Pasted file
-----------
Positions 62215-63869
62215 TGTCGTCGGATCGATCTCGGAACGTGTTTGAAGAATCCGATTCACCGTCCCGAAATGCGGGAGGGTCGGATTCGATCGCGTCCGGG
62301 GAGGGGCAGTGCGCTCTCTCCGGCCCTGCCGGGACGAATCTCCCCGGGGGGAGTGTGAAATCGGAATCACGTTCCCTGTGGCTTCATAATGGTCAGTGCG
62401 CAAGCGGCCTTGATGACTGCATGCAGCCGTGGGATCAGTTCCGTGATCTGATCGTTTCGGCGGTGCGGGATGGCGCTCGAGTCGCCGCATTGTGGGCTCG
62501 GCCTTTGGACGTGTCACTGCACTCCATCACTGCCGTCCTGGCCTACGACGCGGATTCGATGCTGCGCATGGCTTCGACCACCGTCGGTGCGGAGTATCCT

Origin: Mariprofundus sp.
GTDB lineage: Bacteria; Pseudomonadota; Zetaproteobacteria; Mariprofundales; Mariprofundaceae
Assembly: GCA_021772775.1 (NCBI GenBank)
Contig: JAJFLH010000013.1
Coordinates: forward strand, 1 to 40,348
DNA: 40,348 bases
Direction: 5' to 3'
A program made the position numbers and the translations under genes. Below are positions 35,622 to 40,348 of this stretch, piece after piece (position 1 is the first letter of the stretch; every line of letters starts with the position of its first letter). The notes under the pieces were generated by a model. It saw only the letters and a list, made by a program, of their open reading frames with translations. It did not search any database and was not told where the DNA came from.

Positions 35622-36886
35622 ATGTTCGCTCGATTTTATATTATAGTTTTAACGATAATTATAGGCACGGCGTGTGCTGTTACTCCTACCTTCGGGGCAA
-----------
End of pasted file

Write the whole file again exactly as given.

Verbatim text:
Positions 62215-63869
62215 TGTCGTCGGATCGATCTCGGAACGTGTTTGAAGAATCCGATTCACCGTCCCGAAATGCGGGAGGGTCGGATTCGATCGCGTCCGGG
62301 GAGGGGCAGTGCGCTCTCTCCGGCCCTGCCGGGACGAATCTCCCCGGGGGGAGTGTGAAATCGGAATCACGTTCCCTGTGGCTTCATAATGGTCAGTGCG
62401 CAAGCGGCCTTGATGACTGCATGCAGCCGTGGGATCAGTTCCGTGATCTGATCGTTTCGGCGGTGCGGGATGGCGCTCGAGTCGCCGCATTGTGGGCTCG
62501 GCCTTTGGACGTGTCACTGCACTCCATCACTGCCGTCCTGGCCTACGACGCGGATTCGATGCTGCGCATGGCTTCGACCACCGTCGGTGCGGAGTATCCT

Origin: Mariprofundus sp.
GTDB lineage: Bacteria; Pseudomonadota; Zetaproteobacteria; Mariprofundales; Mariprofundaceae
Assembly: GCA_021772775.1 (NCBI GenBank)
Contig: JAJFLH010000013.1
Coordinates: forward strand, 1 to 40,348
DNA: 40,348 bases
Direction: 5' to 3'
A program made the position numbers and the translations under genes. Below are positions 35,622 to 40,348 of this stretch, piece after piece (position 1 is the first letter of the stretch; every line of letters starts with the position of its first letter). The notes under the pieces were generated by a model. It saw only the letters and a list, made by a program, of their open reading frames with translations. It did not search any database and was not told where the DNA came from.

Positions 35622-36886
35622 ATGTTCGCTCGATTTTATATTATAGTTTTAACGATAATTATAGGCACGGCGTGTGCTGTTACTCCTACCTTCGGGGCAA